This week, as well as the last, I spent some time designing characters for the game. After all, this is the RPG where you can recruit anyone. So if the NPC's are the game's unique selling point, they should be interesting! And making characters has always been the most fun part of making a story to me.
Click read more to check out more of the process I put into designing characters.
Idea, Reference, Drawing, Sprite
In any case, that meant I had to step up my character design game. Nobody cares that you can recruit all the characters in the game if they're boring. In a nutshell, I need to make characters that people want to add to their party. On top of that, I obviously can't make 176 characters by myself. Right now I'm settling for 20-ish characters.
The characters in RPG's I end up loving the most are the ones that are distinctly different from the player. Some of my favorite companions in RPG's were:
Now onto my actual process. I usually start with a few sentences outlining the idea for the character. For the Wolf Knight, I started with the following lines:
After I'm happy with the design (which can be anywhere between one and five drawings), I resize the drawing to match the size of Viola's sprite. I simply draw the sprite over the resized drawing to create their initial sprite.
This is usually when I experiment with color schemes as well. The sprites make it very easy to do so! I'm using a set color palette called AAP 64. It has a lot of bright colors and is well-suited for gradients, perfect for an SNES-style game. Not having to pick my own colors makes this process a lot easier as well, although I did have to add a few more to get good looking dark skin tones, as well as a more unique red.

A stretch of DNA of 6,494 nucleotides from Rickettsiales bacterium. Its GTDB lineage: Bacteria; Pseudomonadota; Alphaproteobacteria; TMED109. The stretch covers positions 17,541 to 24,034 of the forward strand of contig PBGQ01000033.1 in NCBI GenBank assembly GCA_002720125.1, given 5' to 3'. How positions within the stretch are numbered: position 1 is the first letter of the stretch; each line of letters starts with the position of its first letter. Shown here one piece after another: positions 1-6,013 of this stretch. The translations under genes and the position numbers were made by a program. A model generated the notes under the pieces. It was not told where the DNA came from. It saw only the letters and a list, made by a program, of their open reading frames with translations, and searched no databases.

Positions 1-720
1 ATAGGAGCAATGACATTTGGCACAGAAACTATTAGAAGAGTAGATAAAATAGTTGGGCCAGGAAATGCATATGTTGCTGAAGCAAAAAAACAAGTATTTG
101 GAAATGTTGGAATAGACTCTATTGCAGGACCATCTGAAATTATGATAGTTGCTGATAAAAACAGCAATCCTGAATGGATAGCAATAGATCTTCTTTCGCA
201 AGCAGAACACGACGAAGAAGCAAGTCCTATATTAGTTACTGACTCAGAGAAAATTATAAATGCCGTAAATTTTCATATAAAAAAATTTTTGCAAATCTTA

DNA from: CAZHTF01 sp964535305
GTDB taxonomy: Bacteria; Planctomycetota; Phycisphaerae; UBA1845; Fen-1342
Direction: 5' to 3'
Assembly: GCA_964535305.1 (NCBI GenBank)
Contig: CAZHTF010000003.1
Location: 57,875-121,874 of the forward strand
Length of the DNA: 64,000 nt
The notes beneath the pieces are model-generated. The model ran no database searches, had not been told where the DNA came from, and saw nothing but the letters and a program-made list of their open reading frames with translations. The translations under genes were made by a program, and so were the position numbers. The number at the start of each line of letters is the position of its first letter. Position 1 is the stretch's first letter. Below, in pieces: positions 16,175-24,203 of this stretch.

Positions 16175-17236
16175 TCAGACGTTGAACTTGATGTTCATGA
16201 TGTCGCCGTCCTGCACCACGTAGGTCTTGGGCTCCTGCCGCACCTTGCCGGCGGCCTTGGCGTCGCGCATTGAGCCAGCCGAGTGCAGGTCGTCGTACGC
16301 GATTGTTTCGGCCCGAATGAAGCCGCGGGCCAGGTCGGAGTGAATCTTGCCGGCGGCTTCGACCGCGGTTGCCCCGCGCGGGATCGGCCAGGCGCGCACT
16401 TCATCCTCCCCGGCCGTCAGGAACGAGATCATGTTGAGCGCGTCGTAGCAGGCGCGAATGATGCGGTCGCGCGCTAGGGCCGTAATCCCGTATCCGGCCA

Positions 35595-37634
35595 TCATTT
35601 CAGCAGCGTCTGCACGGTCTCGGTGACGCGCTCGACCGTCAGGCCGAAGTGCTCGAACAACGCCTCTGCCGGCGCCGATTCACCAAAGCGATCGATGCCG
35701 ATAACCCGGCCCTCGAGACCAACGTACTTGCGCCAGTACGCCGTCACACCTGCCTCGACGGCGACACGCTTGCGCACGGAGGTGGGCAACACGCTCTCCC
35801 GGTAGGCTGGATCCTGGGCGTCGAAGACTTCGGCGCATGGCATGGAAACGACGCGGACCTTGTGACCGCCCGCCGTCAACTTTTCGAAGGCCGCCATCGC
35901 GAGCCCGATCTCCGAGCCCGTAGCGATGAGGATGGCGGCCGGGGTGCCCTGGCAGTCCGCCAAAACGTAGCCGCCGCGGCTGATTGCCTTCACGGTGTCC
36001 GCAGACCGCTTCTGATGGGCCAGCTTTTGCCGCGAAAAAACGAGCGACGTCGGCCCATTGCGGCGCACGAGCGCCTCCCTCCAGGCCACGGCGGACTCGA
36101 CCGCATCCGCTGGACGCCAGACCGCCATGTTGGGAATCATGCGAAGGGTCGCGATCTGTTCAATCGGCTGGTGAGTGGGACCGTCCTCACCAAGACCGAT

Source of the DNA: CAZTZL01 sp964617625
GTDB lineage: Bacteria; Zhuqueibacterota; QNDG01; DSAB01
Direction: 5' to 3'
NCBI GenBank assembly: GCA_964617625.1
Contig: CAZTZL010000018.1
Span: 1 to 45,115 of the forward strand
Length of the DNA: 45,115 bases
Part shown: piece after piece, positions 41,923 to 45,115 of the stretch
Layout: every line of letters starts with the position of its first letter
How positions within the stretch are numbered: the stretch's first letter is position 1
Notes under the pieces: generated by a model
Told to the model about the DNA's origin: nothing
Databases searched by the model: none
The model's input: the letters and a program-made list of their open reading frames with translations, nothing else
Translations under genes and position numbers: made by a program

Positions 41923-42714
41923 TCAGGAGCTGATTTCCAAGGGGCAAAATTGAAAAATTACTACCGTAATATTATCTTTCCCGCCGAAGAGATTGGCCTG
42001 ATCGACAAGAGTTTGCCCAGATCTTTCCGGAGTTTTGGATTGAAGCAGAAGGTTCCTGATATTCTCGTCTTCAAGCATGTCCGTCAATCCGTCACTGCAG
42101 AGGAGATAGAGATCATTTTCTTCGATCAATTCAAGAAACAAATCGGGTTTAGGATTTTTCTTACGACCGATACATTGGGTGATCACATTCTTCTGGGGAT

I don't always know the color scheme, so I get a few friends to weigh in. For the purple-haired mage character, I pretty much nailed it right away. For both Viola and the Wolf Knight, I went through a few ideas before settling.
While I could totally add shading like I did for Viola's sprite, I find that's not a very useful way to spend my time. It doesn't take that much longer, but it's not necessary for what's ultimately conceptual sprites.
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This is a development blog for my own game project, "Viola".